Coastal Carpet Python

Snakes of South East Queensland

Coastal Carpet Python

Morelia spilota sub sp. mcdowelli
Other common names: Coastal Carpet Python, Carpet Snake
Coastal Carpet Python

Species Profile

Significance to Humans:

Non Venomous 
Bites from a large Carpet Python may cause substantial lacerations or punctures to both people or pets. Injuries can be quite severe. Bites requiring surgical intervention in both humans and pets have been recorded. In this case bites from this species should be avoided as a precaution.

General description: Large, heavy bodied snake with a highly variable, mottled & blotched pattern and color. Mostly white to cream on the underside. Head is distinct from the neck. Deeply pitted scales (infralabials) along bottom jaw and to a lesser extent the upper jaw (supralabials) with small “granular scattered scales on top of the head. Midbody scales in 40 – 60 rows.

Average Length: Around 2.1 metres but large specimens exceed 3 meters. Largest reliable record at 4.2 metres in length. Tales of specimens spanning double lanes of standard road carriageways are greatly exaggerated and not substantiated by species records.

Habitat in SE Qld: Occupies all habitats from rainforest, wet sclerophyll forests and dry woodland through to suburban backyards and the periphery of highly disturbed farmland. Even commonly present in high density living areas.

General habits: Most commonly encountered snake within the region. Active day and night. Large specimens can take small suburban pets such as dogs, cats and guinea pigs with smaller specimens taking caged birds. This is one species that has thrived with habitat alteration and has been highly successful at proliferating within the suburban landscape.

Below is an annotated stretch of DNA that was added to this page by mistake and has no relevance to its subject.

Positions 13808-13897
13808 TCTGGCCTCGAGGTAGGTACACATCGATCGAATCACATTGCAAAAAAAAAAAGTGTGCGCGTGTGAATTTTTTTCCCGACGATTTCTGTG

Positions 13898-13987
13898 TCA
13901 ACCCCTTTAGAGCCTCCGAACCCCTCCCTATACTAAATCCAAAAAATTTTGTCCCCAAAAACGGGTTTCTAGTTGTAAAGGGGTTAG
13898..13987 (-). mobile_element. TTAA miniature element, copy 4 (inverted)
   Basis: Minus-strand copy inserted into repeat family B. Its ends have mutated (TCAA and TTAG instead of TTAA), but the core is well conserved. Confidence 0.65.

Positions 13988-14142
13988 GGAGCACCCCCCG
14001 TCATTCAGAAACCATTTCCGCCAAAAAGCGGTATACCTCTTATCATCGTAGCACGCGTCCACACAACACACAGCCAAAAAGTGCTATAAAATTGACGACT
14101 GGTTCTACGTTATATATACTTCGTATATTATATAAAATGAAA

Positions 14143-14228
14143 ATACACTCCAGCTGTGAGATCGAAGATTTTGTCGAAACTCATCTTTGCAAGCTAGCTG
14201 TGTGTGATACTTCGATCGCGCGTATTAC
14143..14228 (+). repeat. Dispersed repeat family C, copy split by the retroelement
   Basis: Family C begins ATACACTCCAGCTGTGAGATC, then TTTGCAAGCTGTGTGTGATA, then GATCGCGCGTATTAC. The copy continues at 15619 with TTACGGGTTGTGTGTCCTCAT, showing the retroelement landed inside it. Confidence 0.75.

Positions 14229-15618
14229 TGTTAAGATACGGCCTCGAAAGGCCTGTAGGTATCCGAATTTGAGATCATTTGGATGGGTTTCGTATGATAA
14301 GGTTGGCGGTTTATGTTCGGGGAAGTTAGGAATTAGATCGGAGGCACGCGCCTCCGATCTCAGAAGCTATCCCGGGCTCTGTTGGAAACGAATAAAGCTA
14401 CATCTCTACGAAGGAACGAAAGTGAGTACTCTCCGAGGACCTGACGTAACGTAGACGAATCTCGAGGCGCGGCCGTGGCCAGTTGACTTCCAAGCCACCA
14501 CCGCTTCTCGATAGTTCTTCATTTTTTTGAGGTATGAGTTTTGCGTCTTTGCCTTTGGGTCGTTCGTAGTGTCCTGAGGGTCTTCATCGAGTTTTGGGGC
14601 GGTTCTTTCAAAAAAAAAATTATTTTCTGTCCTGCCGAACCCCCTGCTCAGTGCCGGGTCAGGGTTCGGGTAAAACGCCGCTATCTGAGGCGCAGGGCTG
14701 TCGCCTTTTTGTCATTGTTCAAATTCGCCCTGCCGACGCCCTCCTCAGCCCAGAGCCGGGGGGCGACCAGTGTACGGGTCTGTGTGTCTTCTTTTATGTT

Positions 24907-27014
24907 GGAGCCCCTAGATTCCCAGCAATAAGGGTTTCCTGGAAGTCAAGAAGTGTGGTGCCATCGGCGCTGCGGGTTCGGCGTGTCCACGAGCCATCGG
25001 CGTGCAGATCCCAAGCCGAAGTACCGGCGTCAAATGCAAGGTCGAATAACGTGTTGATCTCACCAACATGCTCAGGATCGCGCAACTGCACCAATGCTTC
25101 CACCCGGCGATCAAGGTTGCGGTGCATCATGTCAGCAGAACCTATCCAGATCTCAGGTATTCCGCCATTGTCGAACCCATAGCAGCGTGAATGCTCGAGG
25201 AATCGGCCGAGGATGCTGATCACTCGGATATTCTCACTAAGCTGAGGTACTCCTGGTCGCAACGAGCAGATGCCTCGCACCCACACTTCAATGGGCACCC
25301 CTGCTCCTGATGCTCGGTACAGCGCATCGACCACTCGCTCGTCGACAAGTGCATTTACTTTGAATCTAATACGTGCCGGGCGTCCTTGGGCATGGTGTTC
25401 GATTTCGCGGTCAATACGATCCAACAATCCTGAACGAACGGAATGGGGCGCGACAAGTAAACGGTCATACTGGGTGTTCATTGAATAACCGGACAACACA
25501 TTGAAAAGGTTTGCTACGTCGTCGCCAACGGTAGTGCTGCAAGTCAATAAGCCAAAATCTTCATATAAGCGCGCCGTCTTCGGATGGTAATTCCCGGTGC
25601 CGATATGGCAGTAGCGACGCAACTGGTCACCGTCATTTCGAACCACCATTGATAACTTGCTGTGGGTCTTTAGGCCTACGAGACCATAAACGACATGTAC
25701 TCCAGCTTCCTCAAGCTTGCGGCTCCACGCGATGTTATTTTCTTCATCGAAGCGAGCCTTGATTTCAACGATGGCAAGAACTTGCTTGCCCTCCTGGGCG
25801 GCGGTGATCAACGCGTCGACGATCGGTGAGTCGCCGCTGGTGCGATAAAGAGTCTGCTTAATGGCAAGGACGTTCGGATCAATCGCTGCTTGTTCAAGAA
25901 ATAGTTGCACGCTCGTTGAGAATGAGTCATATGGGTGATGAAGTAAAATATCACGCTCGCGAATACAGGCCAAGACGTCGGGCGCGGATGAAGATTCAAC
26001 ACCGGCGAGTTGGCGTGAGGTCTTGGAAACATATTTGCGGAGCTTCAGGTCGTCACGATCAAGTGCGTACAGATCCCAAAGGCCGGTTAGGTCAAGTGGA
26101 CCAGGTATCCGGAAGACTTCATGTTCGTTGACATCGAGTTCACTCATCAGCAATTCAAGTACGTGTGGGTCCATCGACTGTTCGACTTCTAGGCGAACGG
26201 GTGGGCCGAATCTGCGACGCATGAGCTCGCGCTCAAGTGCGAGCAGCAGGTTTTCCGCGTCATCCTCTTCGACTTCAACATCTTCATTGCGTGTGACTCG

Diet: Mostly mammals such as rodents, possums etc; also some reptiles, birds & frogs. Unfortunately for pet owners the Carpet Python readily predates on caged birds, domestic cats and dogs, guinea pigs and chickens.

Local distribution: Recorded from all suburbs of the Greater Brisbane region including the inner city with highest densities occurring in leafy suburbs such as The Gap, Chapel Hill, Kenmore and Holland Park, Daisy Hill. One of the more common species found within the confines of the Brisbane CBD district.

Around the home: Will utilise all above ground environs such as roof and wall cavities, exposed beams of verandahs and pergolas, sheds and garages. Often resides in the heavy foliage of trees and shrubs. At ground level will utilise dense vegetation, miscellaneous large ground litter such as stored building materials and accumulated garden debris. Any enclosures purpose built for housing family pets should be built with the intention of being snake proof.

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